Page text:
4. What if my buyer wants immediate possession but I cannot acquire the desired replacement property for more than 180 days?
You can allow your buyer to tie up your relinquished property with an option that is not exercisable for a set period of time. If held in an appropriate escrow account, taxation of even the option payment can be delayed until either the exercise occurs or lapses. If the option is exercised, the option payment is deferred as part of the sales proceeds.
5. What if my replacement property must be acquired first?
No problem. You can do a like-kind exchange under special “reverse exchange” rules, which allow the replacement property to be acquired first through an agent so that you are assured of obtaining this property, while disposition of the relinquished property must occur within the 180 day period following acquisition of the replacement property.
6. What if my replacement property does not even exist but needs to be constructed?
This is also not a problem. There are special rules that allow for construction of the replacement property on land to be acquired. A taxpayer could potentially even construct the replacement property on land it had owned.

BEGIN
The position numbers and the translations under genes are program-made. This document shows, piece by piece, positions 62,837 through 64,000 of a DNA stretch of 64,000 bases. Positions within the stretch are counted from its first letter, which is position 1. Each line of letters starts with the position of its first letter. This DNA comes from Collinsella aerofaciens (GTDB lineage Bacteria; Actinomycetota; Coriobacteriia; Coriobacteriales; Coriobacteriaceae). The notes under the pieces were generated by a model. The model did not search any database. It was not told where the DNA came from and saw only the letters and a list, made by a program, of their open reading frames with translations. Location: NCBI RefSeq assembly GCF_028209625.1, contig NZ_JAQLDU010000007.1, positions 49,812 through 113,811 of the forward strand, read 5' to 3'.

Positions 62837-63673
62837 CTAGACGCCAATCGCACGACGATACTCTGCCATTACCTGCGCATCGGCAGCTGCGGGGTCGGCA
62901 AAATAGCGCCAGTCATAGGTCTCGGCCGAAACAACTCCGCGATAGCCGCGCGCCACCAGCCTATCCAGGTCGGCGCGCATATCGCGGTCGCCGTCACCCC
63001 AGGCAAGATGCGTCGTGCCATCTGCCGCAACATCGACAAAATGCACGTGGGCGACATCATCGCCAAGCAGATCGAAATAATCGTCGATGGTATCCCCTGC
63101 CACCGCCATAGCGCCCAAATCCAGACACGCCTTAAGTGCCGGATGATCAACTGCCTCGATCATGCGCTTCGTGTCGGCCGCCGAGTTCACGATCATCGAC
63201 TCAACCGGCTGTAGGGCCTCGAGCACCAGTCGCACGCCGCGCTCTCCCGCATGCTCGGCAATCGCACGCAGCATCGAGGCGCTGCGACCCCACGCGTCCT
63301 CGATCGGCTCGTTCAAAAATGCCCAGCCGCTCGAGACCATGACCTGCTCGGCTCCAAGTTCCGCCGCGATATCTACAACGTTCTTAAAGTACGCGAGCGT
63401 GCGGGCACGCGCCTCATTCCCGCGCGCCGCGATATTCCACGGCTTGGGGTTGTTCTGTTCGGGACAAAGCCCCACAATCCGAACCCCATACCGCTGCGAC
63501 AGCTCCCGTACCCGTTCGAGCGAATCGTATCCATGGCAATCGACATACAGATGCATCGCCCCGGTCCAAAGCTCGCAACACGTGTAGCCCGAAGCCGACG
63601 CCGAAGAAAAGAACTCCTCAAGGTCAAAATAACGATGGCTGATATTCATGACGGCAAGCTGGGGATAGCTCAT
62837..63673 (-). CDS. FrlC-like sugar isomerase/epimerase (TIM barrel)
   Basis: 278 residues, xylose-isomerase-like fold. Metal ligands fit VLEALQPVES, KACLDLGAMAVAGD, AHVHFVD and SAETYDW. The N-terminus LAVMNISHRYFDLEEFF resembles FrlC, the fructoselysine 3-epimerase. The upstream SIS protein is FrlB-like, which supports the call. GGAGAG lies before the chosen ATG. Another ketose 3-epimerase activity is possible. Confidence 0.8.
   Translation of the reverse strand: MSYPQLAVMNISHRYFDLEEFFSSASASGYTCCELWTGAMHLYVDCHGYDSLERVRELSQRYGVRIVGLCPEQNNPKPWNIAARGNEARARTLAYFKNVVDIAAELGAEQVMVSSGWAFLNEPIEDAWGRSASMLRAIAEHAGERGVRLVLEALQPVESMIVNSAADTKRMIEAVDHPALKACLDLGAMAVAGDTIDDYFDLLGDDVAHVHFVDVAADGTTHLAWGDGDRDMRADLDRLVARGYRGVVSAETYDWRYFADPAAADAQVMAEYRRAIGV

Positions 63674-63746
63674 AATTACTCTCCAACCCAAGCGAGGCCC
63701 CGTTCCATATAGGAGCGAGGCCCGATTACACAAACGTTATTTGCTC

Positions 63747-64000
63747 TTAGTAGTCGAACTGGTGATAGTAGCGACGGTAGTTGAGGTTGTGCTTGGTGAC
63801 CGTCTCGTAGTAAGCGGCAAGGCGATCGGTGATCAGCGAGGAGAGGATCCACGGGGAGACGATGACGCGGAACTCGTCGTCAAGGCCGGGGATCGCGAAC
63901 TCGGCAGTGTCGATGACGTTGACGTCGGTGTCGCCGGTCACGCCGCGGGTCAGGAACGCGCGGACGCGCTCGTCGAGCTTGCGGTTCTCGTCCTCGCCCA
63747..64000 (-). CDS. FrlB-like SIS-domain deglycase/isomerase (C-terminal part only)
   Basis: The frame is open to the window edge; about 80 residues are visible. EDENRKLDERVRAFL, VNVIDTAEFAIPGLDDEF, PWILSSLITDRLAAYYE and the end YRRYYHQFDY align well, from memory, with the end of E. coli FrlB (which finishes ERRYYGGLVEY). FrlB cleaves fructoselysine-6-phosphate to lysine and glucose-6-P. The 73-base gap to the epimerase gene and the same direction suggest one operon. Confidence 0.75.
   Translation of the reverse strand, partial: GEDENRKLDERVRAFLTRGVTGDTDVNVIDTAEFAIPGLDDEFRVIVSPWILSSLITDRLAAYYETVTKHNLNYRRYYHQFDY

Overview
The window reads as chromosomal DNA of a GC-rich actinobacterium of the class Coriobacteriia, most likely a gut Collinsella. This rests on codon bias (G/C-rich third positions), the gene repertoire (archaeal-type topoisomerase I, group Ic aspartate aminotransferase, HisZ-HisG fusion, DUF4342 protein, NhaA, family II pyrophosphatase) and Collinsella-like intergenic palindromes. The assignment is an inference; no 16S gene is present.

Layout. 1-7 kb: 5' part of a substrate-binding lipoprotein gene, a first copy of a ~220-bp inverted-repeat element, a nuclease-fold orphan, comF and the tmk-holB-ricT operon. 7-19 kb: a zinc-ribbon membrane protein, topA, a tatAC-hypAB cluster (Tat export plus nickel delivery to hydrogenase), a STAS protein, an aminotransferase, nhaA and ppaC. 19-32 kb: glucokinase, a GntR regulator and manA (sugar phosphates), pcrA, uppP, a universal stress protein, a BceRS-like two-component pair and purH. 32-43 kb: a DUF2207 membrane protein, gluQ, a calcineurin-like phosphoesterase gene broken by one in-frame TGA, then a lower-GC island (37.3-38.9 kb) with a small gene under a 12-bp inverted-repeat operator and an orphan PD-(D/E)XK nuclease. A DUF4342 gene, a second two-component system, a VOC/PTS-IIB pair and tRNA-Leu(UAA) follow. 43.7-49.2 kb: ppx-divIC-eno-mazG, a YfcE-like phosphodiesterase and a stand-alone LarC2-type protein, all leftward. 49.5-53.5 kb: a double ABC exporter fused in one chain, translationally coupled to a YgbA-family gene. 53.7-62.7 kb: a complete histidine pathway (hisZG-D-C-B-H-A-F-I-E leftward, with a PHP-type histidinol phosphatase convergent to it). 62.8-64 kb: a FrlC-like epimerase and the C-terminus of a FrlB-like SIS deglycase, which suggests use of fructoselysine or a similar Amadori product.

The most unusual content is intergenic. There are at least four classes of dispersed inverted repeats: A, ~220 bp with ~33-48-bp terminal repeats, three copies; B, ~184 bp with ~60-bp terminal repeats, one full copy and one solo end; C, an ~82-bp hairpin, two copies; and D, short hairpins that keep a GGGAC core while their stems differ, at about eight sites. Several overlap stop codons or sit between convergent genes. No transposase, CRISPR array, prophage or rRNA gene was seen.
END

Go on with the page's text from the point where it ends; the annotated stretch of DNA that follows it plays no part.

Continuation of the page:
7. Can I retain cash from the sale?
Although the net cash received (i.e., cash remaining after paying the expenses of sale and any encumbering debt) must be spent on the replacement property, you can borrow against the equity of the replacement property after it is acquired. The key is that the loan process be commenced after the replacement property is acquired.
8. What if the relinquished property is held in an entity such as a partnership/LLC and the owners want to go their separate ways, with one or more doing a separate like-kind exchange?
The partners/members can enter into the sales agreement and each do his/her separate like-kind exchange of property to be received in liquidation of the entity. They must negotiate the sale in their individual capacities. At closing on the sale of the relinquished property, the property can be conveyed as part of a liquidating distribution to the partner/member.
9. What if I do not want to be involved in managing the replacement property any longer, but I need the income?